- Picking up your Bulldog
- Showing your Bulldog the house
- Meeting other family members
- Setting up a schedule
- Detecting possible problems and sensible solutions
You chose the perfect Bulldog, and now the time has come to pick him up and bring him home. Remember, this process is new and strange for your Bully. Imagine how you’d feel if someone picked you up, took you away from your home and family, and set you down in a strange place where you didn’t know the language. This chapter gives you the ins and outs of introducing your Bulldog into his new home and family and preparing yourself for things your Bulldog may do when he’s exposed to his new life for the first time.
Bringing Home Bully
Christmas isn’t the season for a new pet
Christmas is the worst time to get a dog. Puppies make a great gift idea, and you can picture your children’s faces when they open a box filled with the adorable puppy with a cute bow around his neck. Greeting cards and holiday commercials show puppies in stockings and under the tree, making the puppy seem like the ideal gift. Even though the family may be home, the trouble with the Christmas season is too much excitement and activity. The puppy may be overwhelmed and, in all the rush, ignored.
A housetraining schedule may be virtually impossible to establish, and your new dog may find it hard to adjust to his new place filled with friends and relatives. Your Bully needs a chance to be quietly introduced to the immediate family and to get to know the rooms of the house. Also, the chances of “excitement urination” increase with the addition of many people to meet and play with.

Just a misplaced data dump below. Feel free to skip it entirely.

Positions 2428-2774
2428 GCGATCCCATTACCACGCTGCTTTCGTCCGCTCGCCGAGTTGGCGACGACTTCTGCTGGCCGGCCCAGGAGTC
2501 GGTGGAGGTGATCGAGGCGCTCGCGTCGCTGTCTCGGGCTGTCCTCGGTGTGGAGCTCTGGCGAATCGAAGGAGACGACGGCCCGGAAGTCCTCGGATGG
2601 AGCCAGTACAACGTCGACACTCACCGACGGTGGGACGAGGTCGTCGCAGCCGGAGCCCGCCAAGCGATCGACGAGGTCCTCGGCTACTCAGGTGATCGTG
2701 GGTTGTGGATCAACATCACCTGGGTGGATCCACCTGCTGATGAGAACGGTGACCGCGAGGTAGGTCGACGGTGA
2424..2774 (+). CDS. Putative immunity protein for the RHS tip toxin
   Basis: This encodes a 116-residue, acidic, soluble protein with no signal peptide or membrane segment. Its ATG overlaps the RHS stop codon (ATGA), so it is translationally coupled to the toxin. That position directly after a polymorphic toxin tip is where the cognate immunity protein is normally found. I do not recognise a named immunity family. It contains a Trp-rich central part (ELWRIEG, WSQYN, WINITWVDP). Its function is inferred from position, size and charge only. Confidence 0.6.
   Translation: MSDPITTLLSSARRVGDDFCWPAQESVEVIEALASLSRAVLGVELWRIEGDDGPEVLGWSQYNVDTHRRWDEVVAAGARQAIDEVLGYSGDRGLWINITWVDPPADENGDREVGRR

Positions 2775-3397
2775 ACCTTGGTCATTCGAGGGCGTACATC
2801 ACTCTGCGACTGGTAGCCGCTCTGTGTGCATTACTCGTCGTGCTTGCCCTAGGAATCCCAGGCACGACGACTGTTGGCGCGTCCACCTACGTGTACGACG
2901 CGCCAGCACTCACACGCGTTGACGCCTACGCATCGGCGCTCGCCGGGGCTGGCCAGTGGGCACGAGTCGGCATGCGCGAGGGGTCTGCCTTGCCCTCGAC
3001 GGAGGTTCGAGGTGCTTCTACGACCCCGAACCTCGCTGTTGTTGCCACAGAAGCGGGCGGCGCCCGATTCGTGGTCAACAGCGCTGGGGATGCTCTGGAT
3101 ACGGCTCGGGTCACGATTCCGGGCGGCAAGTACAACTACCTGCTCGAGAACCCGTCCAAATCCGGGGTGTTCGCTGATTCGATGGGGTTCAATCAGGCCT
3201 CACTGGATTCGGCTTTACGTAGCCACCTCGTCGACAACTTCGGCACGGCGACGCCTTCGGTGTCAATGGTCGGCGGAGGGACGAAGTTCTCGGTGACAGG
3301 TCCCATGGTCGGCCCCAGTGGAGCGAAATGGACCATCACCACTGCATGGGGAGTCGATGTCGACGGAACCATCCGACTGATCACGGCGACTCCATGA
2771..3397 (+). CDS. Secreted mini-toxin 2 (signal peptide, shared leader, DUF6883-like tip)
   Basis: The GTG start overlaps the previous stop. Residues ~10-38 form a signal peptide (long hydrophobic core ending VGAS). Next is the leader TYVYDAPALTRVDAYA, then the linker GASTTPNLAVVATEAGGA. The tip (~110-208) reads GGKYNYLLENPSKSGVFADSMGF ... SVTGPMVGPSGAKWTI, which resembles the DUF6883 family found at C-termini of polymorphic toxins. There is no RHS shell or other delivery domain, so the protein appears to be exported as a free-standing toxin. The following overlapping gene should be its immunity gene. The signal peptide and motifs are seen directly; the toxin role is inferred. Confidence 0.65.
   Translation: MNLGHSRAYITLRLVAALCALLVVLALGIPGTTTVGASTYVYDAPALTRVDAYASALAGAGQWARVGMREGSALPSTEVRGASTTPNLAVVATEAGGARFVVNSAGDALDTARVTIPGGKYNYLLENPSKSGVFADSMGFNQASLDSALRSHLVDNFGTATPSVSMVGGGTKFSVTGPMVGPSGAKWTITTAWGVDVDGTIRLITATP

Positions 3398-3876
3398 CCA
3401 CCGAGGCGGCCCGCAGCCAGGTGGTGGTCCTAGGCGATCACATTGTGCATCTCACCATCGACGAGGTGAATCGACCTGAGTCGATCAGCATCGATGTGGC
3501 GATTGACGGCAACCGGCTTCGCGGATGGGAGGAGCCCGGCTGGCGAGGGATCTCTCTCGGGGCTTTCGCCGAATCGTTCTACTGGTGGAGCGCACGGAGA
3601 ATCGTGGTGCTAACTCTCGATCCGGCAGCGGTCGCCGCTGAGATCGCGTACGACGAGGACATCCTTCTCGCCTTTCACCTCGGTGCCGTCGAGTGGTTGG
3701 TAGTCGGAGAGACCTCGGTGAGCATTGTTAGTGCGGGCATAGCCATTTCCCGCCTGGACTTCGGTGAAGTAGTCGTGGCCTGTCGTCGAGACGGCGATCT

Besides not having an established schedule, the more people in your house, the more the chance exists that your puppy may be given “just a tiny piece” of cheese, turkey, or candy. A puppy’s digestive system is sensitive, and with strange foods and strange people in a strange place, your puppy can have diarrhea or an upset stomach causing vomiting. The puppy doesn’t need the added stress, and neither do you at this already-busy time of the year.
If you think that a dog is the perfect holiday surprise, take a picture of the dog for under the tree. Give a fancy gift certificate or a collar and lead. Wrap up a book on dog care, and plan to pick up the dog after the New Year. This presentation will make your entire family happier.
- Your puppy’s three-generation pedigree
- A health record for your Bully
- Food for two or three days
- A toy or two (optional)
Giving Your Bully the Guided House Tour
Getting to Know the Kids
–Teach your children to approach any animal quietly and slowly. No running and no grabbing.
– Teach your children to be gentle. A puppy isn’t a toy. Children should gently stroke the puppy — soft pats, not hard thumps. Don’t pull ears or tails or legs.
– Supervise interactions with younger children at all times. Young children may not understand about being gentle.
– Never leave a baby alone with any dog. Puppies can nip; nails can scratch; and a baby isn’t a dog’s toy any more than a puppy is a baby’s toy.
– Educate your children on how to pick up and hold a puppy. Don’t grab the dog around the middle and haul her around. Slip a hand under the puppy’s chest and hold the hindquarters with the other hand. Hold the puppy gently but firmly against your chest. If a child is too small to hold the puppy, supervise a cuddle session with the child sitting down and the puppy in her lap.
– Remember that puppies, like small children, need naps. Your children may want to play with the puppy all the time. Make sure that you allow rest periods when your puppy can have an uninterrupted nap in his crate.
– Depending on the age of your children, enlist them in the care of the puppy. Kids can take the puppy out and give him his meals as part of their chores. Taking care of an animal is a good way to teach responsibility.